Either is or are is acceptable.
Whether to use is or are may depend on:
1 What your teacher says is correct;
2 What style guide you use says is correct;
3 What you think sounds better;
4 Whether you consider "one or more items" to be a singular unit, as in "Seventeen items is all I can afford."
5 Flip a coin.
In this context, it is easy to see one or more items as a singular set:
One or more items in your order is not available.
Some may prefer the rule of proximity, which says to use the nearest noun:
One of more items in your order are not available.
Frankly, the above grates on me, because of the strength of the word one. Or as the Cambridge Guide to English Usage remarks:
For most writers the choice depends on whether you’re thinking of a single case or general principle. Usage commentators in the UK and the US have been inclined to say it should be plural; and the Harper–Heritage usage panel voted heavily in its favor (78%). Yet Webster’s English Usage (1989) found ample American evidence for the singular construction, and it’s just as common as the plural in British data from the BNC. Writers using the singular take their cue from one, whereas the plural-users are responding to those [people] or the [things]. [my emphasis]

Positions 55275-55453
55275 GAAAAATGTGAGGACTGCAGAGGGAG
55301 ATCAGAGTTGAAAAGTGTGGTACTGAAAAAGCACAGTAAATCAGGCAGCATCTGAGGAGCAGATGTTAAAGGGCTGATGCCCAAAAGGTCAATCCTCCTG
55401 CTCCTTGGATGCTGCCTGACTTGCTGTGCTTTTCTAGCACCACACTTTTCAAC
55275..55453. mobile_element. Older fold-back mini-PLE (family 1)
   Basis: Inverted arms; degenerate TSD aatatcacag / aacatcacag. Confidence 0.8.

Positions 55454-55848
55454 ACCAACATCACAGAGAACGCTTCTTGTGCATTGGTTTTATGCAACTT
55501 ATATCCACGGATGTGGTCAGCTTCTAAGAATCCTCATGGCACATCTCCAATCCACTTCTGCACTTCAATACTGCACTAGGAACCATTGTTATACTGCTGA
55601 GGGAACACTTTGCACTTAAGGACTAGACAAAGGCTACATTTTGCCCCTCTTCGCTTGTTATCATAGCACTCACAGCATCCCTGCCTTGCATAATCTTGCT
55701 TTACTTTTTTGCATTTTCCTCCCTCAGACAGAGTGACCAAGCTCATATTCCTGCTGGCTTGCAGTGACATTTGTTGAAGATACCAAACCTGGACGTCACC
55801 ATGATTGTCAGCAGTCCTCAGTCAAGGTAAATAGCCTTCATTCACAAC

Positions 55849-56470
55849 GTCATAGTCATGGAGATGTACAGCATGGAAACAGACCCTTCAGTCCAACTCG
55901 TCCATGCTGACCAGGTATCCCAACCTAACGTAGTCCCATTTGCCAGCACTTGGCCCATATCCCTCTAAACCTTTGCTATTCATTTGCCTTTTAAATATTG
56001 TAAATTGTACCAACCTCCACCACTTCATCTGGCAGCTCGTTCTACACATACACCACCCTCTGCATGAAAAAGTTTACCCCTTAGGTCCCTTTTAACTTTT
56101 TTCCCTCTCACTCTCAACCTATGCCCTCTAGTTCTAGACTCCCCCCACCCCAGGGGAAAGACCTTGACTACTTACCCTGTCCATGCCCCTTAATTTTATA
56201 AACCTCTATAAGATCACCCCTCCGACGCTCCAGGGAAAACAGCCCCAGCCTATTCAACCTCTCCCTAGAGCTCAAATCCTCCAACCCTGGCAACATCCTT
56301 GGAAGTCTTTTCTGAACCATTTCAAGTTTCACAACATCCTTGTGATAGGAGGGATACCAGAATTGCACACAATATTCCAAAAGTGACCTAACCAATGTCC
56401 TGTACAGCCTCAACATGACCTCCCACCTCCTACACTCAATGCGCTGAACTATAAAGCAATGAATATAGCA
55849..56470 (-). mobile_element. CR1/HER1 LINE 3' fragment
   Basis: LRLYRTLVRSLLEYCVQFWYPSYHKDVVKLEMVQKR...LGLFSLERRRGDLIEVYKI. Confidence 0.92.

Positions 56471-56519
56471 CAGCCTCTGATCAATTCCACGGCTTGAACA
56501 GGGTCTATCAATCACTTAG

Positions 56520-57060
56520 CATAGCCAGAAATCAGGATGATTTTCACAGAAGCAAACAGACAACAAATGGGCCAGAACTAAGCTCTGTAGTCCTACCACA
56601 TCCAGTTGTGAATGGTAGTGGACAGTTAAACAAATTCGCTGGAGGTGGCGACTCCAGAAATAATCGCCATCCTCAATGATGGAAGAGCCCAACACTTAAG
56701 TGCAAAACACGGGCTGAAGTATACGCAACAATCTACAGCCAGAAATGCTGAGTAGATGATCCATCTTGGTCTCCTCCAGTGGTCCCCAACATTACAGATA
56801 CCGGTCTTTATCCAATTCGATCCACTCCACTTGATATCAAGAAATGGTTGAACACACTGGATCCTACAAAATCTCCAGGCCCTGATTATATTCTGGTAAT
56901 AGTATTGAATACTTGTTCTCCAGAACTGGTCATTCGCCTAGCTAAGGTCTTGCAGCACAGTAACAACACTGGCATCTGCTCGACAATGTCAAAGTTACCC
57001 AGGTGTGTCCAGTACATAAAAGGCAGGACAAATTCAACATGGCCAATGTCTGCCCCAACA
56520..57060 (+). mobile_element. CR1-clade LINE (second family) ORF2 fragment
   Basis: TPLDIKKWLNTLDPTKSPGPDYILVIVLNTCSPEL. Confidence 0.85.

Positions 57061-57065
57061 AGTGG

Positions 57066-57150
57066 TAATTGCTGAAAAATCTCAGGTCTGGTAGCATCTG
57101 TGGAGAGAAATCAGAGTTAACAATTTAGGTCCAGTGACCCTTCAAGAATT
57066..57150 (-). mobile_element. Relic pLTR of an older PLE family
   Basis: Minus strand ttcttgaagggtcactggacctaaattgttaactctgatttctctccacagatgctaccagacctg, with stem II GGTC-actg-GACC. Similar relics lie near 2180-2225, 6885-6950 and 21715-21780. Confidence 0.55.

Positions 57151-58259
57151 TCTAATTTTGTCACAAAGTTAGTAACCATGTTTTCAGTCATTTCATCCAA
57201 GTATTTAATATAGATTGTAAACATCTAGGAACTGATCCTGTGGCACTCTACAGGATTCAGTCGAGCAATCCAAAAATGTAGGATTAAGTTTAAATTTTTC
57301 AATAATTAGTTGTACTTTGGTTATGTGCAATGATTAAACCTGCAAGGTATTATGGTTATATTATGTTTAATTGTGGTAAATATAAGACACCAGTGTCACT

The Chicago Manual of Style Online does not have a specific entry that I can find. But in the text of Section 3.21, there is:
If one or more full sentences follow it.., thus: obviously plural.
There is also a question at English Language & Usage:
Which is correct: “one or more is” or “one or more are”?
which has more than one opinion.